Fruits, Vegetables Could Reduce Multiple Sclerosis Symptoms

Eating a healthy diet rich in fruits, vegetables, and whole grains may be especially important for patients with multiple sclerosis (MS). A new study published by Neurology suggests that patients with MS who eat healthier have less disability and experience fewer symptoms than patients who eat unhealthy.
 
Included in the study were 6989 patients with MS who participated in the North American Research Committee registry. Patients were grouped into 5 cohorts based on the health of their diet. The investigators classified a healthy diet as one that mainly included fruits, vegetables, legumes, and whole grains, while lessening the intake of sugar in desserts, sweetened beverages, and red and processed meats. 
 
The authors also determined how healthy patients were by assessing factors such as weight, physical activity levels, eating habits, and smoking status.
 
Patients were also asked about relapses or worsening of symptoms over the previous 6 months, in addition to reporting disability level and symptom severity, including fatigue, mobility, pain, and depression, according to the authors.
 
The researchers discovered that patients with the healthiest diet were 20% less likely to have severe disability compared with the least healthy patients, according to the study. These findings were confirmed after adjusting for potentially confounding factors, including age and time since diagnosis.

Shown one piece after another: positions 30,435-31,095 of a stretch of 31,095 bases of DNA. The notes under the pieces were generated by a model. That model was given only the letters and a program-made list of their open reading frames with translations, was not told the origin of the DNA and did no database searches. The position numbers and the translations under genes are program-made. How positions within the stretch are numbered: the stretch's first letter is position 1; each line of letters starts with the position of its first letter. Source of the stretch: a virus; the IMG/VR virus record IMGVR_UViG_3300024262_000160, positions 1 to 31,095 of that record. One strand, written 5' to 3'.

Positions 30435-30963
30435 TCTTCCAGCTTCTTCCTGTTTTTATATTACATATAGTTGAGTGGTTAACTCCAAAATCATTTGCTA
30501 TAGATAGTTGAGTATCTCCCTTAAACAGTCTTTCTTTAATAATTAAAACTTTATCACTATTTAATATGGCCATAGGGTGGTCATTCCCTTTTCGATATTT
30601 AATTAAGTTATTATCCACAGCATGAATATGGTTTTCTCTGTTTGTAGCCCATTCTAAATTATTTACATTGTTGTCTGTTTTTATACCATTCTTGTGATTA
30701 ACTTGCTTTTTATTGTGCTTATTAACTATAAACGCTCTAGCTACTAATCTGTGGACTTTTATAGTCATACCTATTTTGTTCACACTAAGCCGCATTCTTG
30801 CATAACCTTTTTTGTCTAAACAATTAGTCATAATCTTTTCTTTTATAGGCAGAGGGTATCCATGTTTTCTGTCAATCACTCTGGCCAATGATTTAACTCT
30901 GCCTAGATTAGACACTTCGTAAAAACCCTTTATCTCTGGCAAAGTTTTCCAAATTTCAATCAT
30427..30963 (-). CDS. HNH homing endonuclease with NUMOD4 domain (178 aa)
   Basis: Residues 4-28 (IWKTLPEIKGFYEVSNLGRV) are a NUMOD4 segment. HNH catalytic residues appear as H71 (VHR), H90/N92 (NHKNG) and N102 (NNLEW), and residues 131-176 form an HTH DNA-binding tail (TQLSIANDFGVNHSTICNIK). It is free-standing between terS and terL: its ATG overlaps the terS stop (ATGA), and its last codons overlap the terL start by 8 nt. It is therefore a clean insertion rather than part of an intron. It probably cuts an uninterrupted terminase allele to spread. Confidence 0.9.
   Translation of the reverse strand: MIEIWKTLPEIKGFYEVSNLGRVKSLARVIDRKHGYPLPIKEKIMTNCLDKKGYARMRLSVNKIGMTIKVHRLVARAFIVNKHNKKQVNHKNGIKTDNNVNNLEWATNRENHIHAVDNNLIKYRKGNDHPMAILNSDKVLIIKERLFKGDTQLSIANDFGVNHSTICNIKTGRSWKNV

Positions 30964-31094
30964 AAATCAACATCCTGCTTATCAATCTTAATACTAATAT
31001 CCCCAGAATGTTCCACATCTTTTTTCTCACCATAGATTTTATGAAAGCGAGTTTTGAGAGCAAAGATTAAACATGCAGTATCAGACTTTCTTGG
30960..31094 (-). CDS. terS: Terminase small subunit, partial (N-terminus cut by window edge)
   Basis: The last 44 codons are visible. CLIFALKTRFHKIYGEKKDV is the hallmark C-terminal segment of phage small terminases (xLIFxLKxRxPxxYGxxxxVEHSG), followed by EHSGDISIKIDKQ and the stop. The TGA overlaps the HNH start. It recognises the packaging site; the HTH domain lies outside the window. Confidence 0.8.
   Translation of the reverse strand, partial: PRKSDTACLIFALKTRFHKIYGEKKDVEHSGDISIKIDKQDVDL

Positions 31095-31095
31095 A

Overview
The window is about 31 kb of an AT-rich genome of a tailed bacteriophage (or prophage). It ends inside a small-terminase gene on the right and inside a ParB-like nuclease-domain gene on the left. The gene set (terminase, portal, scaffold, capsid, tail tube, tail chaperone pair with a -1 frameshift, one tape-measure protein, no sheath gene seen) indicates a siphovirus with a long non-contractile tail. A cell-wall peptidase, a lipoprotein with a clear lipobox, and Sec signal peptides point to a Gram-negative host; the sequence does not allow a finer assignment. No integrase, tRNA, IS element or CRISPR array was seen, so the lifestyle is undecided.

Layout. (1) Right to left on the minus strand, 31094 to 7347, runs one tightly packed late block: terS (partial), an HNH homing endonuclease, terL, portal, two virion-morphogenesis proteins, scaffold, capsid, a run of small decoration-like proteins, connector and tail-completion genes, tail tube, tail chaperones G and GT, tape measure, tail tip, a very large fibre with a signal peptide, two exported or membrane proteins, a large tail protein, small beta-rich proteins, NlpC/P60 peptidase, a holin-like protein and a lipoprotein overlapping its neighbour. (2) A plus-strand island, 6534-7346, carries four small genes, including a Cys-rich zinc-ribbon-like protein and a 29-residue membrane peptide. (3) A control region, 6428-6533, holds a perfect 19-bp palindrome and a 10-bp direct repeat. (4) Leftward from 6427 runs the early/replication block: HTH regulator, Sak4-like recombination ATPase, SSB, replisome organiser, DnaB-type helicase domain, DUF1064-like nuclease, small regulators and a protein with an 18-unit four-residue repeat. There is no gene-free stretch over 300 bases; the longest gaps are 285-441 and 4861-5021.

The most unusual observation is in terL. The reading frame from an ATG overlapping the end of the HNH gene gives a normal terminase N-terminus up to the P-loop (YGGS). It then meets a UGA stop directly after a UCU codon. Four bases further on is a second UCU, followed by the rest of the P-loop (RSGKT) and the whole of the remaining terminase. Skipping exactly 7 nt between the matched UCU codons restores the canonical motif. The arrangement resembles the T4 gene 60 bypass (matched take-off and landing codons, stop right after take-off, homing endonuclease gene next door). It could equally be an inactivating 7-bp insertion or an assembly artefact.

Patients who consumed the healthiest diet were also 20% less likely to experience severe depression compared with patients who ate the least healthy diet.
 
The authors found that patients with the best diet ate 1.7 servings of whole grains per day and 3.3 servings per day of fruits, vegetables, and legumes compared with 0.3 servings per day and 1.7 servings per day for with the least healthy diet, respectively, according to the study.
 
Significantly, patients who led an overall healthy lifestyle were 50% less likely to experience depression, 30% less likely to experience fatigue, and 40% less likely to experience pain compared with unhealthy patients, according to the study.
 
The investigators also examined whether following a specific diet or weight loss plan can improve the symptoms MS, such as the Paleo diet and the Wahls’ diet. The authors found that the use of these diets may result in a modestly reduced risk of disability progression.
 
While this study suggests that a healthy diet and lifestyle can improve MS disease progression, the authors caution that it cannot be known whether a healthy diet can predict symptoms into the future.
 
“People with MS often ask if there is anything they can do to delay or avoid disability, and many people want to know if their diet can play a role, but there have been few studies investigating this,” said study author Kathryn C. Fitzgerald, ScD. “While this study does not determine whether a healthy lifestyle reduces MS symptoms or whether having severe symptoms makes it harder for people to engage in a healthy lifestyle, it provides evidence for the link between the two.” 


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